The CMS is implemented by the compliance organisation. A compliance officer has been appointed to each relevant METRO group company for this purpose, who reports directly to the METRO AG Corporate Compliance department as part of Corporate Legal Affairs & Compliance. The overall responsibility lies with the Chief Compliance Officer of METRO AG, who reports directly to the Chairman of the Management Board of METRO AG. The compliance organisation is centrally managed by Corporate Compliance. Corporate Compliance keeps the CMS conceptually on a risk-appropriate level and provides the concepts and tools for implementation in the METRO group companies of each CMS element. The disciplinary and technical leadership of the compliance officers takes place via institutionalised reporting dates as well as target agreements. The compliance officers regularly report directly to the local management in their units. Moreover, identified key compliance risks are recognised within the GRC subsystems Internal Controls Operations and Internal Controls Finance and integrated into the systems there.
An IT-based whistle-blower system provides employees and external third parties with an opportunity to provide information (under the protection of anonymity, if preferred) on regulatory infringements within the company. All reported regulatory infringements, irrespective of whether the measures for ensuring compliance with these rules falls within the area of responsibility of the compliance organisation, are investigated and sanctioned systematically by the compliance management system, which relies on the compliance incident handling system operated by the compliance organisation. The responsibility for regulatory compliance measures that fall outside of the area of responsibility of the compliance organisation, with the exception of compliance incident handling, lies with the respective departments.
Compliance topics and measures are systematically communicated to the workforce through a variety of channels in the company in a targeted manner. A core tool is compulsory compliance training, which is either carried out in person or through e-training. In the most recent financial year, compliance training was executed in all relevant METRO group companies. The selection of relevant employee groups is risk-based with practical training content. A variety of other communication formats are used in addition to training, such as compliance talks, posters, flyers, intranets, department visits, function and leadership conferences, personnel development events and similar.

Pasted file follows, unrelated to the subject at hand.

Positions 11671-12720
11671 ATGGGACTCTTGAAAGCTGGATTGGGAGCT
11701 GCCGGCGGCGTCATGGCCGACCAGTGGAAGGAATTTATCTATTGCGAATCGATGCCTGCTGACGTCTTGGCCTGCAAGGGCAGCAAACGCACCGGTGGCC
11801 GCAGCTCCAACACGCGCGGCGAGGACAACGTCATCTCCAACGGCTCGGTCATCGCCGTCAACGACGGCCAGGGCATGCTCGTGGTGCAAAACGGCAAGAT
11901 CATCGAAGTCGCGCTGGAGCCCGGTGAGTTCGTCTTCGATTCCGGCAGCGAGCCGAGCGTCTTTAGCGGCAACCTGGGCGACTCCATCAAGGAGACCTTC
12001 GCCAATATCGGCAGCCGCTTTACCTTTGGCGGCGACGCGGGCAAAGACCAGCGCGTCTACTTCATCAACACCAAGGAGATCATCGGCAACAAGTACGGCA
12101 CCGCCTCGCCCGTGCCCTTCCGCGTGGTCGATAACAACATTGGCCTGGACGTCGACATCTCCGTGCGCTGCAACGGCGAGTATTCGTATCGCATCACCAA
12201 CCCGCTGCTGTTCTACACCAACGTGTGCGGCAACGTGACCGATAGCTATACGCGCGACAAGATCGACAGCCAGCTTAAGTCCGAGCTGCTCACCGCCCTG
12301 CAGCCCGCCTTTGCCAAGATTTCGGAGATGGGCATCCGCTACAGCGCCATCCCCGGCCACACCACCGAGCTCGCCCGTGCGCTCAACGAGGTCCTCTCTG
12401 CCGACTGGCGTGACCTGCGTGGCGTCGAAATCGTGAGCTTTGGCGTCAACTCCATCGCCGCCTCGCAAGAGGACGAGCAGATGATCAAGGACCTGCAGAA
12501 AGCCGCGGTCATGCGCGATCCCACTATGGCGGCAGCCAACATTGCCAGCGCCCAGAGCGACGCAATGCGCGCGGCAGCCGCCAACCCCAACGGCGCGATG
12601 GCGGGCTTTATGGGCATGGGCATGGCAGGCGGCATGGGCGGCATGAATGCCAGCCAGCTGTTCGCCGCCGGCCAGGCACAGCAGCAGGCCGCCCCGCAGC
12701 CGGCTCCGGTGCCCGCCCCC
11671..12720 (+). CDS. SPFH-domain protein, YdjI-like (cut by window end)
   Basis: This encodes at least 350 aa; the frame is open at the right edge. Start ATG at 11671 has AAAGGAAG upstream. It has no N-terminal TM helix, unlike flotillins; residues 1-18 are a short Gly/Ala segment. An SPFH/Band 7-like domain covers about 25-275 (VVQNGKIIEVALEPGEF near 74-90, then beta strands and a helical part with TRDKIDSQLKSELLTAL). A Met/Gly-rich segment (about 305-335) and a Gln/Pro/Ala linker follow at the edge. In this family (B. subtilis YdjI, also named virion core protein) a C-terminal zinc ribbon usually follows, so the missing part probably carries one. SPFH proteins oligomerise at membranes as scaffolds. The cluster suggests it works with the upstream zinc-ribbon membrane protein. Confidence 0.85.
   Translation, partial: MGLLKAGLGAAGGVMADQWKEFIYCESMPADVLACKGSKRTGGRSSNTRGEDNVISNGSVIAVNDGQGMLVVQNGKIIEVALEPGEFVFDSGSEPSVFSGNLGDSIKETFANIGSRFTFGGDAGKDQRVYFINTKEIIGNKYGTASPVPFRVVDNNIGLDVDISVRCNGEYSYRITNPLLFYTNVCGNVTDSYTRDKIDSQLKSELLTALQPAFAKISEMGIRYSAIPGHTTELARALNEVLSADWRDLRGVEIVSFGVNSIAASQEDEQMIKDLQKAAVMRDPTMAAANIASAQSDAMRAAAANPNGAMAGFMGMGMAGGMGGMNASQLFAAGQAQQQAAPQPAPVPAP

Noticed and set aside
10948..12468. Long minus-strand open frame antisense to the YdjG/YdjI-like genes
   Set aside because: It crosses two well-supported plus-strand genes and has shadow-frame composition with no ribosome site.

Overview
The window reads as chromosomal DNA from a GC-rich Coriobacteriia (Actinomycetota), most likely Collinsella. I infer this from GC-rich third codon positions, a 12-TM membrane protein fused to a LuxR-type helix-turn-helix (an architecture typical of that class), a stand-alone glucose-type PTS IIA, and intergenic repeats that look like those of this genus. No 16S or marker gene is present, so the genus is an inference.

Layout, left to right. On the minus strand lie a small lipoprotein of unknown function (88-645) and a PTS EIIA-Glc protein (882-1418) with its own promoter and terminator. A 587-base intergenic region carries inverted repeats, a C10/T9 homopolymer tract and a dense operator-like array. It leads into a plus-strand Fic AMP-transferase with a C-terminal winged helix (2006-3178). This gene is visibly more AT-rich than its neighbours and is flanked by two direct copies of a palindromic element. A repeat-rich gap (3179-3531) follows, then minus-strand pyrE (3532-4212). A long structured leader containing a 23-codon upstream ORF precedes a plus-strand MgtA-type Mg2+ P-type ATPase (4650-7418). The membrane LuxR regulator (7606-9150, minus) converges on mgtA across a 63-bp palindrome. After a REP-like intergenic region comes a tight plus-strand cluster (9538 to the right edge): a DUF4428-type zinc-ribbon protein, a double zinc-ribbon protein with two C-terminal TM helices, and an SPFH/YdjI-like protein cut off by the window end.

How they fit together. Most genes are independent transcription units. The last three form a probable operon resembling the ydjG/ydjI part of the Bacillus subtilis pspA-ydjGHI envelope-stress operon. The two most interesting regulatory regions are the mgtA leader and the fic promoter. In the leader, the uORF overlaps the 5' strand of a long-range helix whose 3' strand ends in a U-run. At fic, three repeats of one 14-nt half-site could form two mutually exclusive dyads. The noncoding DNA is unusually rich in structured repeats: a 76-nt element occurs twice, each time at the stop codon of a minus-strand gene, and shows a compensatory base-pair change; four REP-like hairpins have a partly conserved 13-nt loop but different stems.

Proper implementation of the defined risk-based measures for the implementation of the CMS is ensured through frequent KPI reporting for each relevant METRO group company. Through KPI reporting, a compliance maturity level is determined annually, which in turn is incorporated into risk classification and definition of measures. The efficacy of our internal compliance controls is regularly assessed by our internal audit unit. As part of METRO’s GRC approach, the Group Audit department evaluates the effectiveness of the group-wide CMS every year. This assessment is presented to the Management Board and the Supervisory Board as part of the regular reporting on compliance issues. Besides internal reviews and audits, the need for further development of the compliance management system is ascertained from the results of regular employee surveys.
Overall, the mentioned control and monitoring measures demonstrate an appropriate level of compliance maturity.